Can I really love my enemies?

love-your-enemiesJesus certainly knew how to be controversial. He taught that love knows no bounds. We are not only to love God, our creator, but to love our neighbours as ourselves. But it doesn’t stop there. We are even to love our enemies, people who treat us badly and certainly do not love us. This is probably one of the hardest things to do and challenges us all.

Love your Enemies

“You have heard that it was said, ‘Love your neighbor and hate your enemy.’

But I tell you, love your enemies and pray for those who persecute you, that you may be children of your Father in heaven.

He causes his sun to rise on the evil and the good, and sends rain on the righteous and the unrighteous.

If you love those who love you, what reward will you get? Are not even the tax collectors doing that? And if you greet only your own people, what are you doing more than others? Do not even pagans do that?

Be perfect, therefore, as your heavenly Father is perfect.

Matthew 5:43-48

Who are my enemies?

My first thought was, “I don’t have any enemies”. I have in the past had people who seem to take an instant dislike to me. I remember when I was in my twenties, a colleague at work really took a dislike to me. When he had to talk to me, he made no attempt to hide his contempt. It would have been a real challenge to actually love him. I tried to exercise constraint and politeness but my actions fell far short of what Jesus taught.

Some years ago, I joined a political party and was elected to my local council. The “opposition” were often regarded by my group as misguided, just plain stupid or at the worst intrinsically evil. How easy it would have been to be taken up by the general mood and end up hating people with different views. I did learn to respect my opponents, but to love them seemed a bridge too far.

I feel passionate about the needs of the poor and the gross injustices in the world today. Millions are oppressed by their fellow human beings. Does standing up for justice mean that we have to treat those who oppress other people as enemies? Jesus showed us the way, as in the passage in Matthew 5, “He causes his sun to rise on the evil and the good, and sends rain on the righteous and the unrighteous”.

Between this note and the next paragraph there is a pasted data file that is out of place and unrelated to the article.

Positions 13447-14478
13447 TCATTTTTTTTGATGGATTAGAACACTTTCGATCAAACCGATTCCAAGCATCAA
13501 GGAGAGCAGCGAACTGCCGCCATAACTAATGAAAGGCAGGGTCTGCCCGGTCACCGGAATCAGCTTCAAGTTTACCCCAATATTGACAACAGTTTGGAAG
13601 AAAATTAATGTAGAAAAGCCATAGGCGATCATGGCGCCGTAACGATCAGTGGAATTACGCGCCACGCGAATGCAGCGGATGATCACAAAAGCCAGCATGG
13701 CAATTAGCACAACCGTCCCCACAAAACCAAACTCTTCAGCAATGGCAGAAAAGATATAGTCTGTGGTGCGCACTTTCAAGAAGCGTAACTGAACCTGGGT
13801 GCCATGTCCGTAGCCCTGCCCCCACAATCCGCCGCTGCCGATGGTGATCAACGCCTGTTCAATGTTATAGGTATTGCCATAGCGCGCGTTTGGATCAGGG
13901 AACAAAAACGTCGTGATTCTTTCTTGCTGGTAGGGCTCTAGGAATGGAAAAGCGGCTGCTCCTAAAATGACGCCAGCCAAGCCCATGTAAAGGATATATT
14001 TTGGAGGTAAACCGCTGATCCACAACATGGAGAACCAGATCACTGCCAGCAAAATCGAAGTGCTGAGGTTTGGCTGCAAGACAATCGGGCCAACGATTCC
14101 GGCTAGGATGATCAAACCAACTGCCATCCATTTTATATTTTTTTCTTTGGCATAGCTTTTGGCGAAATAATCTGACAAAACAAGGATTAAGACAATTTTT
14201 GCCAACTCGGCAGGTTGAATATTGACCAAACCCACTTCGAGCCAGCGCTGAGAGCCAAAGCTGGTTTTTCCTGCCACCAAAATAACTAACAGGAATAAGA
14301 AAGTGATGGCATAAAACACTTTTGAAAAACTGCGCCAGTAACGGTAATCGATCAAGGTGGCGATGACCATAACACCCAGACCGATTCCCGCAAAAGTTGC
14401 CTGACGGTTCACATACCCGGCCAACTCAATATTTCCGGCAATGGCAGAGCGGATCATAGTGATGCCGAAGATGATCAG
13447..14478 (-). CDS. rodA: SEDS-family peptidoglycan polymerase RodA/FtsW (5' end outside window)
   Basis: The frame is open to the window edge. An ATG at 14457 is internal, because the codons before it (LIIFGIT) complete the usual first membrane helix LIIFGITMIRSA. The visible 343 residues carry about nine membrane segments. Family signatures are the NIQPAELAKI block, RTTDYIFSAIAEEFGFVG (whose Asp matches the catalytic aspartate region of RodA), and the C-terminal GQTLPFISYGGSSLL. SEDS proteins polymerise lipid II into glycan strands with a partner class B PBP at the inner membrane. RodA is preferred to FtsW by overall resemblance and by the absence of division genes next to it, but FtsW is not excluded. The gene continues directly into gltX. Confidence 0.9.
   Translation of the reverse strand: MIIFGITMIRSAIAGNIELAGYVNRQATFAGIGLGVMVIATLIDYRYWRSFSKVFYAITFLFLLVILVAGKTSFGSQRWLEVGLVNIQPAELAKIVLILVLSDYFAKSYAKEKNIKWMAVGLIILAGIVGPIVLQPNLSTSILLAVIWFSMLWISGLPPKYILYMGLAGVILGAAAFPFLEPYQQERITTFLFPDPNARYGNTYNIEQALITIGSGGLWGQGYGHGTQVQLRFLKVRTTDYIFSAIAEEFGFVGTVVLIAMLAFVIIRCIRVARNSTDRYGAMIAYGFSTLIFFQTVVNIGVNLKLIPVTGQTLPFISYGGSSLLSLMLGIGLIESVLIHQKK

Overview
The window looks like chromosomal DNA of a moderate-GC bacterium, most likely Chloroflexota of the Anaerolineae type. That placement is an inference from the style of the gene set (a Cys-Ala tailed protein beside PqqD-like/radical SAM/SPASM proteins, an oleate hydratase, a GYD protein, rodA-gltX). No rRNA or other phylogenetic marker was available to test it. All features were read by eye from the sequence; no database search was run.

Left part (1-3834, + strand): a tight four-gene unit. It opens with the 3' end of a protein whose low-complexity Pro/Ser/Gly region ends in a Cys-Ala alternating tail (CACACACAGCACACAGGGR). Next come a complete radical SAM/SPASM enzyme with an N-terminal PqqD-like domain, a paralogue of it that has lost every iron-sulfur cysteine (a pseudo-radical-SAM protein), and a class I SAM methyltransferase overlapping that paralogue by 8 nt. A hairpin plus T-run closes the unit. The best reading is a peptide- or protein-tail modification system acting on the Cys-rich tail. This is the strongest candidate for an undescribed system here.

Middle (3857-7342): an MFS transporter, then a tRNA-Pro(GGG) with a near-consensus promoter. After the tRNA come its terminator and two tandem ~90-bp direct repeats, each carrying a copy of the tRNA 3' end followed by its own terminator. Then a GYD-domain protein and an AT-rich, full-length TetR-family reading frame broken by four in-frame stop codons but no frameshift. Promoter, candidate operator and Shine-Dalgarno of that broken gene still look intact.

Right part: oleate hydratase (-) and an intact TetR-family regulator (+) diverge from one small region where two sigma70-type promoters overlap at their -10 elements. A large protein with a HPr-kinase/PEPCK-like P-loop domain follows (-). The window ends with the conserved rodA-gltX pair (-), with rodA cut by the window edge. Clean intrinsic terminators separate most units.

I certainly have to be careful that my strong views does not cause me to think of people with different views as my enemies. Just because a few may think of me as an enemy, does not mean that I have to treat them as enemies.

Praying for our persecutors.

I am aware that throughout the world many face persecution because of their faith. It is not just Christians who are persecuted, Moslems and Jews often face marginalisation and persecution too. Jesus taught us that our persecutors are not to be hated, but to be loved, and that we should pray for them.

The Bible, history and present reality are full of stories where people who are being killed for their faith, pray for God’s forgiveness for those who are out to kill them. Again Jesus is the supreme example. When he was being crucified, he prayed, “Father, forgive them, for they do not know what they are doing.”

We need to remember that those who persecute may not be doing so maliciously. Probably the greatest reason is fear. Fear that their way of life is threatened. Fear that a source of income will be taken away. Fear of change and fear that the other person may actually be right.

I live in a country where there is little persecution. I pray that if it ever came to facing death for my faith, I would be able to show love, grace and pray for those who have treated me as an enemy.

Potential Enemies

Here are examples of people who could become our enemies, or those who are real enemies:

  • A jealous colleague at work.
  • A boss who exploits his workers.